Newsom: To fix homelessness, California must fix mental health

Gov. Gavin Newsom made a bold move Wednesday. In his second State of the State address, an annual speech that usually focuses on political wins or the state's booming economy, Newsom dedicated 35 of 42 minutes to the urgent but unsexy issue of homelessness.

By proclaiming homelessness the most "pernicious crisis in our midst," the first-term Democratic governor staked his political reputation on his ability to solve it.

That means his reputation also rides on his ability to fix mental health care in California.

"Health care and housing can no longer be divorced," Newsom declared in the ornate, mint-chip-ice-cream-hued state Assembly chambers. In attendance were the state's other executive officers, legislators from both houses, and their families and guests.

During the speech, Newsom outlined several mental health proposals he plans to push this year.

He touted his ambitious "once-in-a-generation reform" plan for Medi-Cal, California's public insurance program for low-income people. Newsom wants to invest $695 million to help the state's most vulnerable residents, including homeless people and those with mental health problems, in unconventional ways, such as housing aid.

He also raised the controversial issue of involuntary treatment for people with behavioral health problems.

While he criticized the historic practice of confining patients with mental illness to asylums, he said the state needs to make it easier for law enforcement, health care providers and families to get people into treatment. "All within the bounds of deep respect for civil liberties and personal freedoms," he added.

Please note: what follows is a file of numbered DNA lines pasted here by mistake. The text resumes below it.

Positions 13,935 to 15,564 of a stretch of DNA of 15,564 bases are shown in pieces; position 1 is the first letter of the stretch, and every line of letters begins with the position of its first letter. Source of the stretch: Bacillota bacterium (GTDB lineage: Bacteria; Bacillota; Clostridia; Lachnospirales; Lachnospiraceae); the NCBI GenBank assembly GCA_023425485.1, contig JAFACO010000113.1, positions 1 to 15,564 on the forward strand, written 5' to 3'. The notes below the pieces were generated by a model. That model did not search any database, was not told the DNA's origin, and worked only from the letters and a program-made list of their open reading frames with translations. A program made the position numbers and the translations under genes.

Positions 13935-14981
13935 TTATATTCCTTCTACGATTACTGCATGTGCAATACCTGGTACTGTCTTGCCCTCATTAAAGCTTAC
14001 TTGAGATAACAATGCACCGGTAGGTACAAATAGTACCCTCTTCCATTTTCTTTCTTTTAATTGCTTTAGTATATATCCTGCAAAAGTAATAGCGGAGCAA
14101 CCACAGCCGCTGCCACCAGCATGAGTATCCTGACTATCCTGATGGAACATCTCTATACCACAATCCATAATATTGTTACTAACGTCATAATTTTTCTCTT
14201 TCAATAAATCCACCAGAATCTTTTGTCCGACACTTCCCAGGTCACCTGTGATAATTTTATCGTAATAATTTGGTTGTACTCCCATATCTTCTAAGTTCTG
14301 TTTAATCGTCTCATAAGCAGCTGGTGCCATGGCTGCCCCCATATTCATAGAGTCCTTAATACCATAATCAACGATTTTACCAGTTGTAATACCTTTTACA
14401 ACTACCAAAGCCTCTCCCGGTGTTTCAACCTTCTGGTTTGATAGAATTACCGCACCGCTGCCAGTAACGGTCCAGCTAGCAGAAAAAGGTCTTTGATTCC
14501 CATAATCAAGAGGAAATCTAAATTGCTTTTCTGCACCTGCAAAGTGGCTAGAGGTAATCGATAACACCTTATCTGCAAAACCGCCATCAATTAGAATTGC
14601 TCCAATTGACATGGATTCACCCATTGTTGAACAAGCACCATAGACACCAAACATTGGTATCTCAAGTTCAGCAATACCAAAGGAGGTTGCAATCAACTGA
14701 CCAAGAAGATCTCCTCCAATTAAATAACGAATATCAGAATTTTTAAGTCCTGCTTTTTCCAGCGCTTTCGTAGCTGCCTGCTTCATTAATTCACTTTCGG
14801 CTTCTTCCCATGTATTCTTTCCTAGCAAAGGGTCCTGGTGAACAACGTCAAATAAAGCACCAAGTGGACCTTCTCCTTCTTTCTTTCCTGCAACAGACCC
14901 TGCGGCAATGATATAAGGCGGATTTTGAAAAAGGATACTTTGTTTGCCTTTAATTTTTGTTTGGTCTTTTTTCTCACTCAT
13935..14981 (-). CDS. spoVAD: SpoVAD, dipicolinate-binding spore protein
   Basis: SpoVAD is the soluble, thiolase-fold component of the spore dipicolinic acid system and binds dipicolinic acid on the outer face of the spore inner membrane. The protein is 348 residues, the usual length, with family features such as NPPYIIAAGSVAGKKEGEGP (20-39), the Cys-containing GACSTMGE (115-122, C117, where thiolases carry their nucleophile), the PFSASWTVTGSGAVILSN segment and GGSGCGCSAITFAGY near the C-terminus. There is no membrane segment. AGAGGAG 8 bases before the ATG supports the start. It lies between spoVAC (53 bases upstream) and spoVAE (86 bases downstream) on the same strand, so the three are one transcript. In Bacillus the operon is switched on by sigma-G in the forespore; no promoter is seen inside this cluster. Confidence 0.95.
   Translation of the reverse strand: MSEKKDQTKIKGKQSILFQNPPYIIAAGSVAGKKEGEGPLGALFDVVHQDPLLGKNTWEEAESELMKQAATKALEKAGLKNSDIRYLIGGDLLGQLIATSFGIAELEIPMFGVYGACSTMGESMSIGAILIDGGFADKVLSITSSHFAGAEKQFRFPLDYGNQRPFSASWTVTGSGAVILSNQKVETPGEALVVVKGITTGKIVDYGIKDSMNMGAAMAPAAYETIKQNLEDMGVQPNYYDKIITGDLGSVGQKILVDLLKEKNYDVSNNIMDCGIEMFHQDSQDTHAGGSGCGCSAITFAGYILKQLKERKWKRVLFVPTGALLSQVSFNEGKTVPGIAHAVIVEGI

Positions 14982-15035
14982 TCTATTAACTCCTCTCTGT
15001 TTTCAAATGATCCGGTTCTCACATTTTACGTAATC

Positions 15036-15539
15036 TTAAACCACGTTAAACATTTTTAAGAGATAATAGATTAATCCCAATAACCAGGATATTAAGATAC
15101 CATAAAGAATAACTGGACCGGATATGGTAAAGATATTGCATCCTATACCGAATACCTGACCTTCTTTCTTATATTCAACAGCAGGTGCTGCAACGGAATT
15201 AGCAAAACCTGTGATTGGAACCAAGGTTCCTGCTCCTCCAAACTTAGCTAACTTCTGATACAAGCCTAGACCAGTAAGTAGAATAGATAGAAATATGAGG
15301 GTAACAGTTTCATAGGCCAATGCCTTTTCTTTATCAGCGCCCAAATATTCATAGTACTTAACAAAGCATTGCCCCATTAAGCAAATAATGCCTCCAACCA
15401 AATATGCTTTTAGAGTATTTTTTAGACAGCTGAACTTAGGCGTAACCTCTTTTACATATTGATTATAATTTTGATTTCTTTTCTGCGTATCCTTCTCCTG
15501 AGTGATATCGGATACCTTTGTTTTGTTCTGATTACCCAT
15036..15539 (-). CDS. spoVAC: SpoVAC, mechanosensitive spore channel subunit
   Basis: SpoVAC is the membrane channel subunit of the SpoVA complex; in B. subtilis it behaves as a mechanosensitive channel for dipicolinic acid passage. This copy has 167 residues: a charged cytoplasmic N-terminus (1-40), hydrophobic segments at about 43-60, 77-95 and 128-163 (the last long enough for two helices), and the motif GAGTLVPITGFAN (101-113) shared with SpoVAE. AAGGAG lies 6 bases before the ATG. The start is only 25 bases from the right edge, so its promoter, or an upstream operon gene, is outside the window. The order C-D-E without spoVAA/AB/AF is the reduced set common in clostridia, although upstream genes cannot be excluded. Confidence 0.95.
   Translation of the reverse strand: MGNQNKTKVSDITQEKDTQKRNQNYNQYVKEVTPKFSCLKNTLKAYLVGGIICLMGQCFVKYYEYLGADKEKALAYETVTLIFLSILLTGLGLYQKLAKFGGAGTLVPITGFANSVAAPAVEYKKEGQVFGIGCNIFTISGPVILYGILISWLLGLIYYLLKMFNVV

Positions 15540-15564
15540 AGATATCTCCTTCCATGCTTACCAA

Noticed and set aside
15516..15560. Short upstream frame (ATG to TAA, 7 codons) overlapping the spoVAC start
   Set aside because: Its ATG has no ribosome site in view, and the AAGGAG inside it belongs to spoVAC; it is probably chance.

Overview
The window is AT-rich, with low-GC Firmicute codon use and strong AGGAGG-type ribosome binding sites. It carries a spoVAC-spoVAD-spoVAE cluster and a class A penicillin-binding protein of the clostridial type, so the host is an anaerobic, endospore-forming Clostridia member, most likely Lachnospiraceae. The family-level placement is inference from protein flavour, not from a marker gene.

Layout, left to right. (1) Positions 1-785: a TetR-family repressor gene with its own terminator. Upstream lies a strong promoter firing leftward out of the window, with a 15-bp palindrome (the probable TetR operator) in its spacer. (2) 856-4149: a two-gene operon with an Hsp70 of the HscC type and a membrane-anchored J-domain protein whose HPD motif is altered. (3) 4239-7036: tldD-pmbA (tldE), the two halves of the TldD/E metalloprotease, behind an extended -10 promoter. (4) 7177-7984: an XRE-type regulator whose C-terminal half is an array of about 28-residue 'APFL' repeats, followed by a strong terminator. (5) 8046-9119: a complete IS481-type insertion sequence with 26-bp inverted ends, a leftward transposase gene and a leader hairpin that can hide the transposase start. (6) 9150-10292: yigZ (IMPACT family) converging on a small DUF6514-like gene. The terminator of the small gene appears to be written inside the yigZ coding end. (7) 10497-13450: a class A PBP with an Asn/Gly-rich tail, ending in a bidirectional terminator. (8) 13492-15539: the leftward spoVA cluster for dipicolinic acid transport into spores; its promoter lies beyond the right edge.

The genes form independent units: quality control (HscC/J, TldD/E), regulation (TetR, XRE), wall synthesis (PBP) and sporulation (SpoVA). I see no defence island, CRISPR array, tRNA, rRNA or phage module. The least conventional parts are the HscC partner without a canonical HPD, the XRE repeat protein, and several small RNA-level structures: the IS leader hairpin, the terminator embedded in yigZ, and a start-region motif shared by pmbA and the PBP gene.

One of the impassioned parts of Newsom's speech was his call to reform the Mental Health Services Act, or Proposition 63. Adopted by voters in 2004, the law imposes a 1% tax on personal income over $1 million to help counties expand mental health care.

Newsom said the problem is that counties aren't held accountable for how the money is spent.

"The money is used in 58 counties in 58 different ways," said Tom Insel, chair of the board of the Steinberg Institute, a nonprofit that focuses on mental health and homelessness, whom Newsom calls his "mental health czar."

That's not going to work for Newsom, who said in his speech that he wants the money to be spent primarily on three populations: children, homeless people and formerly incarcerated people.

And, he demanded, the money has to be spent.

Newsom said counties are hoarding $160 million in funding that could be used to get people off the streets and into treatment.

"My message is this: Spend your mental health dollars by June 30th, or we'll make sure they get spent for you," Newsom said.

State Sen. Scott Wiener, a Democrat from San Francisco, has made mental health and housing reform signature issues. He said Newsom's speech has created "political space" to accomplish some controversial housing reform that has stalled in the legislature.

"Impactful housing bills are controversial, impactful homelessness bills are controversial, and impactful mental health and addiction bills are controversial," Wiener said.

It's not the first time Newsom has taken responsibility for an intractable issue. A month before the State of the State address, he promised $105 million in new spending to fix the wildfire crisis, saying he would dedicate "emphasis, energy and sense of urgency" to the issue.

Now, he'll also be judged on how he tackles homelessness, a problem that worries 85% of Californians.

"The governor has a very full plate," said Mike Gatto, a former Democratic state Assembly member from Los Angeles who is trying to put a November ballot measure before voters that would increase involuntary treatment.

"We saw him take ownership of the wildfire issue and now he has boldly taken ownership of this issue, too. The state has to be ready to help him with these tremendous endeavors."

This KHN story first published on California Healthline, a service of the California Health Care Foundation.

Kaiser Health NewsThis article was reprinted from khn.org with permission from the Henry J. Kaiser Family Foundation. Kaiser Health News, an editorially independent news service, is a program of the Kaiser Family Foundation, a nonpartisan health care policy research organization unaffiliated with Kaiser Permanente.

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